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The Atlantic - July 18, 2019

GREENVILLE, N.C.—Before the rally began, I wanted to know why they’d come.

In the heavy, humid hours, I walked up and down the line winding through a parking lot at East Carolina University to interview some two dozen people who wanted to see the president. Many didn’t make it inside. About 90 minutes before Donald Trump took the stage, police announced that the 8,000-person basketball arena was full and those still waiting would have to watch on an oversize TV monitor set up outside. Rather than head home, they stuck around for a tailgate party of sorts.

Some cracked open beers and lit cigars, sitting on folding chairs in front of the TV. People walked by in shirts that read In Trump We Trust and Fuck Off, We’re Full. Earlier, in the 100-degree heat, a four-member family band called the Terry Train entertained the crowd with a song mocking CNN. Lying Wolf Blitzer and Lying John King. Don Lemon lies about everything … Erin Burnett, can you hear us yet? We’ll give you a story you can never forget. It built to this refrain: CNN sucks!

The event itself would soon turn into one of the darkest of Trump’s political career, with the president road testing a new enemy and eliciting from the crowd a fresh, frenzied three-word chant: “Send her back!” But even before he appeared, this week in American politics had been a convulsive one. Trump tweeted racist attacks on four Democratic congresswomen of color—including Ilhan Omar of Minnesota, the target of “Send her back!”—and the House, in turn, rebuked the president in a party-line vote.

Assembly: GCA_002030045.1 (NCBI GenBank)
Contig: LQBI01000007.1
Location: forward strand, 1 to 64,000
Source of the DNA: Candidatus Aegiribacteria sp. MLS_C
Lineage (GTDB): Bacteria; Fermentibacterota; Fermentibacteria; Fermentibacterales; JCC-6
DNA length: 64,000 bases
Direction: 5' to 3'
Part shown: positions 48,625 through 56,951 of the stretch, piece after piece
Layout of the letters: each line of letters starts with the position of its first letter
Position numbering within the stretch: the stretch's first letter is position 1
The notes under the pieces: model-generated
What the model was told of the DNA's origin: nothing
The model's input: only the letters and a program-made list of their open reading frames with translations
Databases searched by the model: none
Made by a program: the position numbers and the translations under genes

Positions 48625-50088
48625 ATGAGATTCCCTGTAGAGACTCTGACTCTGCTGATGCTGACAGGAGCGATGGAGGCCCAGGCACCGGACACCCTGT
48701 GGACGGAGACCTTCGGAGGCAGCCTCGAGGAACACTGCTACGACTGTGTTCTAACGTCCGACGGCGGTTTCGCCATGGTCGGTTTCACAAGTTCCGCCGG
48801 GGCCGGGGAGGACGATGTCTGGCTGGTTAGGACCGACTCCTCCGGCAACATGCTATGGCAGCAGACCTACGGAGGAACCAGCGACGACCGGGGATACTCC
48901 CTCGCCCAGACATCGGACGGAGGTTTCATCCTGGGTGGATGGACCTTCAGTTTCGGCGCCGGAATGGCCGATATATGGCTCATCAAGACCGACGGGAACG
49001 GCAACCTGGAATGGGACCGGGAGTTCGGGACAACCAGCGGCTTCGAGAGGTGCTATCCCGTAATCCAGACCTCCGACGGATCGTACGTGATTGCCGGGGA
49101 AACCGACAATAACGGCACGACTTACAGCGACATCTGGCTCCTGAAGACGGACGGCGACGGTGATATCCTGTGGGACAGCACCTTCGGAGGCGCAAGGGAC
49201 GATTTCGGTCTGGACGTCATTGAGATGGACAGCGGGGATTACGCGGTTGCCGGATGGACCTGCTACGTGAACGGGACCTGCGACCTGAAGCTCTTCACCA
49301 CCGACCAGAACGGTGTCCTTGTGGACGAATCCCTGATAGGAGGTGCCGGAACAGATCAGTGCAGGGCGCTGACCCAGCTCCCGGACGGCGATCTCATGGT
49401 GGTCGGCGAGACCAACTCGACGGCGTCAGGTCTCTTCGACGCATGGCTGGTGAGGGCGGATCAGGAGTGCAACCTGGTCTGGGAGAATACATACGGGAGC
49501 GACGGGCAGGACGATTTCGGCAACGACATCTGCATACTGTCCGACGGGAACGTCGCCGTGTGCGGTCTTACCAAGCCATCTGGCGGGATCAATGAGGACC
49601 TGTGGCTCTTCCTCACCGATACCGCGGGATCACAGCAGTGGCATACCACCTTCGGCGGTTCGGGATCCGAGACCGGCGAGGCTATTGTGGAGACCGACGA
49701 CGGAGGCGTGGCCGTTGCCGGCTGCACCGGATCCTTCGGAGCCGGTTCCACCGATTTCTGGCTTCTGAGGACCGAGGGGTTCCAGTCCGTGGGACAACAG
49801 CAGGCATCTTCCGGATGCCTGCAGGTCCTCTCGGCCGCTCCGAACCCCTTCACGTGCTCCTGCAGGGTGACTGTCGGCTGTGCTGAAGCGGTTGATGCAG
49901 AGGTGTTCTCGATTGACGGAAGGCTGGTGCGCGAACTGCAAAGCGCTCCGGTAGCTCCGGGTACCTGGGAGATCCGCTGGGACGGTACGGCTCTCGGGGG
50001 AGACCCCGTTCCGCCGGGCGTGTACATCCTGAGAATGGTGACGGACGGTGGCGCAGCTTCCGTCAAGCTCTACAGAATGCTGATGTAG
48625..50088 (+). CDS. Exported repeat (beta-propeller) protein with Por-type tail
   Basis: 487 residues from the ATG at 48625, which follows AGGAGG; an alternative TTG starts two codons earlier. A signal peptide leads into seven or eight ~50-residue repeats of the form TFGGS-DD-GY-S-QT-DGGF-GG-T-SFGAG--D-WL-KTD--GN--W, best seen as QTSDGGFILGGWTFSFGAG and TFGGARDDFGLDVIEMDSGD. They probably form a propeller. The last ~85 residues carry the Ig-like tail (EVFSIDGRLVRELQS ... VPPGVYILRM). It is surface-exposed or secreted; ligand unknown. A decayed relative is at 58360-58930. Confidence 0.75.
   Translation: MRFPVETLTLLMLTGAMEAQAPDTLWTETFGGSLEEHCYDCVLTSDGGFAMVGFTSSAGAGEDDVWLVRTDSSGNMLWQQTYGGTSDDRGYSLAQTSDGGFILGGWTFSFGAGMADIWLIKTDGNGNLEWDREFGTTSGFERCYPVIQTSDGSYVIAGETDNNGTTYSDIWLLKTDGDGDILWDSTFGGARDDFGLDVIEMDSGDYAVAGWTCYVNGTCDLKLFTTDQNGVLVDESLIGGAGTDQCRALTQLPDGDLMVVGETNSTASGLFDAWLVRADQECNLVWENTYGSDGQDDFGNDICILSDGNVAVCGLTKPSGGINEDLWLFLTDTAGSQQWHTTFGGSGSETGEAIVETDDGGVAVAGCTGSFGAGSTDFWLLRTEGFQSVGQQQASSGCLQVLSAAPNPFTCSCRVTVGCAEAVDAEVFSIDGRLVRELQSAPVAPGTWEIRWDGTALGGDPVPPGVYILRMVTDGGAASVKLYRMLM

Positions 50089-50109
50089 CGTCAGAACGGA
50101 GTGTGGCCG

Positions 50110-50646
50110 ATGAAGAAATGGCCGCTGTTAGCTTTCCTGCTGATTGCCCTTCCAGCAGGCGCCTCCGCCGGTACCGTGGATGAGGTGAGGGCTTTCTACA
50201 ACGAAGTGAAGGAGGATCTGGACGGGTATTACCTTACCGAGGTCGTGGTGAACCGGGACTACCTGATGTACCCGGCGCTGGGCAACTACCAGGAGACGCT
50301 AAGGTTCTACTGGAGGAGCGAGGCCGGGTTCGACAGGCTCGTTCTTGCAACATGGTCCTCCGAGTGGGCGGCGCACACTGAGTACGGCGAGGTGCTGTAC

Trump’s coarsening of political debate always leads to the same question: Did he go so far as to alienate even some of his own supporters? Did his blowing past the boundaries of acceptable discourse render him unelectable? That his base showed up in force last night, parroting his attacks on the congresswomen, once again showed that, for these voters, the answer is no. (Whether the suburban white women and independent voters who were part of his 2016 coalition feel the same is far from certain.) ...
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